Unemployment stands at a record high of 5.7 percent, while prices and wages are falling fast. Japan’s economy shrank at an annualized rate of 11.7 percent in the first three months of the year before recovering to a modest 2.3 percent annual rate of growth in the second quarter.
The Chinese economy is likely to expand 8 percent in 2009, while economists expect the Japanese economy to shrink 3 percent for the year before returning to anemic growth of about 1 percent next year.
The Chinese economy grew about 10 percent a year for most of the last two decades. Over that period, Japan stagnated as huge public works projects aimed at reviving the economy went toward protecting moribund industries instead of fostering new ones, failing to lift Japan out of its doldrums while creating a huge debt burden.
The troubles in Japan have been confounded by its worst recession in postwar history, brought on by the financial crisis that swept across the globe. As demand evaporated in important overseas markets, both production and exports slumped as much as 40 percent earlier this year.
Even Japan Inc. is increasingly falling off the global map. In 1988, Nomura Securities issued a ranking of companies by market capitalization, and 8 of the top 10 were in Japan, topped by Nippon Telegraph & Telephone.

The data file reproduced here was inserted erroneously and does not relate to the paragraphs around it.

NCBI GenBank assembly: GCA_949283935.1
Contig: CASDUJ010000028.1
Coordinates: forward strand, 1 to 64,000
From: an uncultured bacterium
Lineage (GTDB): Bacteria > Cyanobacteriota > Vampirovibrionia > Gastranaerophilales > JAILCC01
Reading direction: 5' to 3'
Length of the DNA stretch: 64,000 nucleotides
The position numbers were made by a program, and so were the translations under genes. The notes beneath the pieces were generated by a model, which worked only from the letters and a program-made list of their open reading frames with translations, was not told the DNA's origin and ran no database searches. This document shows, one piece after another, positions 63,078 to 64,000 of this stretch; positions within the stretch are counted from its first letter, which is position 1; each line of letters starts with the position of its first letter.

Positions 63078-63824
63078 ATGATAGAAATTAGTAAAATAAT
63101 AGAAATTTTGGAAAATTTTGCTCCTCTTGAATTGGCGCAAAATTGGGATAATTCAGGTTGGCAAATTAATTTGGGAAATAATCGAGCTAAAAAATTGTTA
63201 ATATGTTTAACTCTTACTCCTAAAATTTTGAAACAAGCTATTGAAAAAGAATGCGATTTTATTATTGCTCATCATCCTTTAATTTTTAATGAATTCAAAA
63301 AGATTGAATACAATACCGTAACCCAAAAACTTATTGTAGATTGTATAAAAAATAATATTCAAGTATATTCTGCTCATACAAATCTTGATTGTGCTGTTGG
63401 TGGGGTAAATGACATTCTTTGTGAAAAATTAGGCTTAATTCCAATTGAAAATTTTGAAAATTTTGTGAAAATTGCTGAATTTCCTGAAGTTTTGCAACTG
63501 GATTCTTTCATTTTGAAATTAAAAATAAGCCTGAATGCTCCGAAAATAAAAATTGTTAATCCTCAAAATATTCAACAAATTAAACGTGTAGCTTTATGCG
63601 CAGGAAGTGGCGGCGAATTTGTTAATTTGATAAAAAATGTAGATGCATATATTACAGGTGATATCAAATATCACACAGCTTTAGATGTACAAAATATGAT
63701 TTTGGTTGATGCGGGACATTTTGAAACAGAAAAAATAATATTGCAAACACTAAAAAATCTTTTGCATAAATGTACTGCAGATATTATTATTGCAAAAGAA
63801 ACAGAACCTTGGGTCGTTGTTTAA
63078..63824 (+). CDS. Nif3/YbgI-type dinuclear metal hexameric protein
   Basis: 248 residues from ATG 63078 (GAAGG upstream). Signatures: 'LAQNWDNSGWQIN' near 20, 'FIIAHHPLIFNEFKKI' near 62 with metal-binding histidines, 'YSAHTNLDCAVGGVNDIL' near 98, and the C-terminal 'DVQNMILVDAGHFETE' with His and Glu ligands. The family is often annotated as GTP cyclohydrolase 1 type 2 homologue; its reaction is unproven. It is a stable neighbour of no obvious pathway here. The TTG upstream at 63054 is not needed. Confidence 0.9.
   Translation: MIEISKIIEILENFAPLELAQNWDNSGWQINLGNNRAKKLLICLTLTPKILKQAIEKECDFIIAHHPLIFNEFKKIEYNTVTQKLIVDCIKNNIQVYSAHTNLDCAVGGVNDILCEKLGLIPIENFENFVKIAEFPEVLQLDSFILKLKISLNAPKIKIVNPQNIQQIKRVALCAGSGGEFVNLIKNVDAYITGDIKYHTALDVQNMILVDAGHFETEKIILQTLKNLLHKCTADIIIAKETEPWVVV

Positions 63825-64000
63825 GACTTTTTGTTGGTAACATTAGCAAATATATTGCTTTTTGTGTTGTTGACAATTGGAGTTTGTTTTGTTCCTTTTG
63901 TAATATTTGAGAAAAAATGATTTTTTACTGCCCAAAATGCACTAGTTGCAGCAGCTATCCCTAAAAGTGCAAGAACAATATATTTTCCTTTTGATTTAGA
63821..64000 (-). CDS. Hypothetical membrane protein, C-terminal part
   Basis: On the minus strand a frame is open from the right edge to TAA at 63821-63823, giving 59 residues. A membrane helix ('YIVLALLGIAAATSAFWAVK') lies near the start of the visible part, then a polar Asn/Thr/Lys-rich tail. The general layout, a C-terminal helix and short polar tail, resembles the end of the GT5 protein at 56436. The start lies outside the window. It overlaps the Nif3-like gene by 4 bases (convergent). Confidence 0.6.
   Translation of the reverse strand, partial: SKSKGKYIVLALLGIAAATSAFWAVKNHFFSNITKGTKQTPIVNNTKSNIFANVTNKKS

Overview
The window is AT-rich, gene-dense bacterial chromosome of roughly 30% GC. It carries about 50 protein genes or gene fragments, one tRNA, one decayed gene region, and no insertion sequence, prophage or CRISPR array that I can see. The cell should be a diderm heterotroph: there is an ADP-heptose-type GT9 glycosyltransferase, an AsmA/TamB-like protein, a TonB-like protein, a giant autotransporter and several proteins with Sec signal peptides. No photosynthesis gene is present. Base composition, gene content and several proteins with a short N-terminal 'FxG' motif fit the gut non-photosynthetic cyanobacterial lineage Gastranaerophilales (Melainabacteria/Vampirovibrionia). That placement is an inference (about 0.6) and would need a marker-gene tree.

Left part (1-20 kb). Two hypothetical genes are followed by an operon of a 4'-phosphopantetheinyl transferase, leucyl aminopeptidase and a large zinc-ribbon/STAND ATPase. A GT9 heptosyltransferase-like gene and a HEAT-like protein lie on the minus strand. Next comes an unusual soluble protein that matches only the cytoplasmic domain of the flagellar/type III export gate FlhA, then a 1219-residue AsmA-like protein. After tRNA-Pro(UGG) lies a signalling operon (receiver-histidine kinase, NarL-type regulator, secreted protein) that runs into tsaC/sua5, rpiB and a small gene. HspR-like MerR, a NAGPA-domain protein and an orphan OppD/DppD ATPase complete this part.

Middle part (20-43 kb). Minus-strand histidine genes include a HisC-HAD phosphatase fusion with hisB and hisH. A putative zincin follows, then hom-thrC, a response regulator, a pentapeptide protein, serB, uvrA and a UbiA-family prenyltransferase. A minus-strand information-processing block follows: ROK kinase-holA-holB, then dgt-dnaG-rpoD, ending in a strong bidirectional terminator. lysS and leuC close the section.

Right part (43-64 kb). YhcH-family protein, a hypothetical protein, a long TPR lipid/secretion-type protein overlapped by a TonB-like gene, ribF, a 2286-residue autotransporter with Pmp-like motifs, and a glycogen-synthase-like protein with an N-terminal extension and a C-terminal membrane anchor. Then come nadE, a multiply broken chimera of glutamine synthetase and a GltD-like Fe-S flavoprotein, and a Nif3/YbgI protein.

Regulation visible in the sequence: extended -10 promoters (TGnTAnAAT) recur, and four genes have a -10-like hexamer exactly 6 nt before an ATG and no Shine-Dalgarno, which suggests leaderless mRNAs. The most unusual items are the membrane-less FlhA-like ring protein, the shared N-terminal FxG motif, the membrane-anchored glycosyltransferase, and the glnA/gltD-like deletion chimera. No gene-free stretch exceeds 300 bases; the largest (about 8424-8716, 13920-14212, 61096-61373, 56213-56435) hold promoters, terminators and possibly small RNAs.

As of July 31 this year, not a single Japanese company made the global top 10.
The list was dominated by companies based in China and the United States; Toyota Motor ranked No. 22, at $144.5 billion, and only five other Japanese companies made the top 100.
The richest man in Japan, the retailing entrepreneur Tadashi Yanai, was 76th in the most recent global Forbes list, behind moguls from countries like Mexico, India and the Czech Republic — a far cry from the late 1980s, when Japanese industrialists like the railroad tycoon Yoshiaki Tsutsumi were among those at the top.
China has also surpassed Japan in having the biggest trade surplus and foreign currency reserves, as well as the highest steel production. And next year, China could overtake Japan as the largest automobile producer.